JK Rowling spoke yesterday of her anger after discovering that a lawyer at a firm that represents her had leaked the fact she had published a detective thriller under a false name.
It was revealed last weekend that the Harry Potter author had written the novel, The Cuckoo's Calling, under the pseudonym Robert Galbraith.
She was exposed after Jude Callegari, a mother-of-two, posted a message on Twitter saying it was not a first-time work and that JK Rowling was the real author.
When asked by a journalist how she knew for sure, Mrs Callegari responded, saying "I just know" before deleting her tweets.
The book, which had sold only 1500 copies and was languishing at 4709 in Amazon's bestsellers list immediately shot to the top of the chart.
It led to claims that the revelation had been a marketing ploy to boost interest in The Cuckoo's Calling, which tells the story of Cormoran Strike, a war veteran turned private eye, who is investigating the death of a model.
Her publishers have now reprinted 140,000 copies of her crime debut to meet demand.
But Miss Rowling, 47, has spent the last four days trying to discover how her secret had been passed to Mrs Callegari, a woman she has never met.
Now the legal firm, Russells, has apologised unreservedly after one of its partners, Chris Gossage, was identified as the source of the leak.
He had revealed the true identity of Robert Galbraith to Mrs Callegari - his wife's best friend - during a private conversation.
Miss Rowling said in a statement: "I have today discovered how the leak about Robert's true identity occurred.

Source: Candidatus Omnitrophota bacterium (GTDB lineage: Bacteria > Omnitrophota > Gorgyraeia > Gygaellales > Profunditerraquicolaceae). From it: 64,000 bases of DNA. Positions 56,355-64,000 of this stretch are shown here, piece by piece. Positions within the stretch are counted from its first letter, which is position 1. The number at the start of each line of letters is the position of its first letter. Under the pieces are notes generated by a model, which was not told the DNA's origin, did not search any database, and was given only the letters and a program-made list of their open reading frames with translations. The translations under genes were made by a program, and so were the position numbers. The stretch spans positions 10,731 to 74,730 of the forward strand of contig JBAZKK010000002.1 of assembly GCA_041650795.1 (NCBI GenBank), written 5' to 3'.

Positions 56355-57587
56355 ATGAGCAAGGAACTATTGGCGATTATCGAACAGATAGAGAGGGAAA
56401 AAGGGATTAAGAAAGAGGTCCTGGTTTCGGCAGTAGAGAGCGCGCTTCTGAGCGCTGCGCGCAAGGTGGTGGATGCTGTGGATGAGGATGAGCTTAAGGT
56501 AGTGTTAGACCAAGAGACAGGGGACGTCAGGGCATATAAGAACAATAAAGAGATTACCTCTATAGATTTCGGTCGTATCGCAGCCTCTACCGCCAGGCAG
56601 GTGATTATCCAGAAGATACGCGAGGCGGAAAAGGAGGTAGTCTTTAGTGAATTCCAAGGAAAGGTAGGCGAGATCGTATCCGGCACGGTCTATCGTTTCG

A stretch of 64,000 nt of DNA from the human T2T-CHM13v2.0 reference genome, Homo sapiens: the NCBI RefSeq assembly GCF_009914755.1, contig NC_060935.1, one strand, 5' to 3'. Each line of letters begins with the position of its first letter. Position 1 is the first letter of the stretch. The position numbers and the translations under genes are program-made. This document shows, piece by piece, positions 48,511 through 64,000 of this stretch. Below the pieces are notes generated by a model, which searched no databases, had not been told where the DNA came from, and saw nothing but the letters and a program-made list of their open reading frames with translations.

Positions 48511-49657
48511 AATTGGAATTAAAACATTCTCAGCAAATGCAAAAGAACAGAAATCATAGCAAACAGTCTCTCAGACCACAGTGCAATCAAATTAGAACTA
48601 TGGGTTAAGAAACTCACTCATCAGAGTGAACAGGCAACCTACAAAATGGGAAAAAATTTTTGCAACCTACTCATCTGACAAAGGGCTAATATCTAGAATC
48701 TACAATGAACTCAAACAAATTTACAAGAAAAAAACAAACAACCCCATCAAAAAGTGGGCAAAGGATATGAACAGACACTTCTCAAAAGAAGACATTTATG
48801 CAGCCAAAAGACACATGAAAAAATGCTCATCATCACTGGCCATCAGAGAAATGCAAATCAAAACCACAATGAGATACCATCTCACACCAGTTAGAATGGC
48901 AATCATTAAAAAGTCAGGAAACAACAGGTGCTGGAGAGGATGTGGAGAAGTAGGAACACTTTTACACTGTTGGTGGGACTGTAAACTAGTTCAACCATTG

"A tiny number of people knew my pseudonym and it has not been pleasant to wonder for days how a woman whom I had never heard of prior to Sunday night could have found out something that many of my oldest friends did not know.
"To say that I am disappointed is an understatement. I had assumed that I could expect total confidentiality from Russells, a reputable professional firm, and I feel very angry that my trust turned out to be misplaced."
The London law firm said in a statement: "We, Russells Solicitors, apologise unreservedly for the disclosure caused by one of our partners, Chris Gossage, in revealing to his wife's best friend, Judith Callegari, during a private conversation that the true identity of Robert Galbraith was in fact JK Rowling.
"Whilst accepting his own culpability, the disclosure was made in confidence to someone he trusted implicitly.
"On becoming aware of the circumstances, we immediately notified JK Rowling's agent.
"We can confirm that this leak was not part of any marketing plan and that neither JK Rowling, her agent nor publishers were in any way involved."
The publisher of The Cuckoo's Calling had claimed it was written by a former plain clothes Royal Military Police investigator using the pen-name of Galbraith.
But literary sleuths would have noticed that the novice writer shared an agent with Miss Rowling. And the novel was published by Sphere, part of publisher Little, Brown Book Group, which released Miss Rowling's first book for adults, The Casual Vacancy, last year.
Readers had noted on social networking sites how well the 'male' author had described women's clothes.
The Cuckoo's Calling had received rave reviews, with Val McDermid, author of The Wire In The Blood, saying it reminded her "why I fell in love with crime writing in the first place".
Miss Rowling had said it had been wonderful to publish for once without hype or expectation and to get feedback under a different name even if that meant some publishers rejected her work.
Last night there was no answer from the intercom at Mrs Callegari's large detached home in Claygate, Surrey. Mr Gossage was not available for comment.
Miss Rowling has hinted that a sequel will appear to the crime novel she wrote as Robert Galbraith. She wrote: "Robert fully intends to keep writing the series, although he will probably continue to turn down personal appearances."
And despite her anger she has even signed a few copies of her detective novel as Robert Galbraith, according to her publicist Nicky Stonehill.
When she began publishing her Harry Potter novels Miss Rowling decided to use her initials rather than her first name, Joanne, because she feared that boys would not want to read a book by a woman author.
- Daily Mail